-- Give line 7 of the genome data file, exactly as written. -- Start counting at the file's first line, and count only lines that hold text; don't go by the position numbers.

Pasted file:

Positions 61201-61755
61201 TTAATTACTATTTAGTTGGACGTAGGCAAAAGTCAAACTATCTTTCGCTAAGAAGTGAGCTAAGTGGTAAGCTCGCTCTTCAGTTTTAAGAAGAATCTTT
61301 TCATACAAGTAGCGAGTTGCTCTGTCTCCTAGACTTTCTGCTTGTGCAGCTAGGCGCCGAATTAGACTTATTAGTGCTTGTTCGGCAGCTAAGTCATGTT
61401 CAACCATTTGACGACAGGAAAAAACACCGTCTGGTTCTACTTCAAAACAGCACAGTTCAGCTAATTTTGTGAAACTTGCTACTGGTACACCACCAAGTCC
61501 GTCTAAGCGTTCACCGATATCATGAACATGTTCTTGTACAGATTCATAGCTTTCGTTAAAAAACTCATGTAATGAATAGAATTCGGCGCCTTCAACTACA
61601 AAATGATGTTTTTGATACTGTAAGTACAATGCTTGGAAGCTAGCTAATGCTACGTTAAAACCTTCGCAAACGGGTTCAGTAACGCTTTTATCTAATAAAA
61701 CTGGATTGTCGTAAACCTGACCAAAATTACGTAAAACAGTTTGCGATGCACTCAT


61701 CTGGATTGTCGTAAACCTGACCAAAATTACGTAAAACAGTTTGCGATGCACTCAT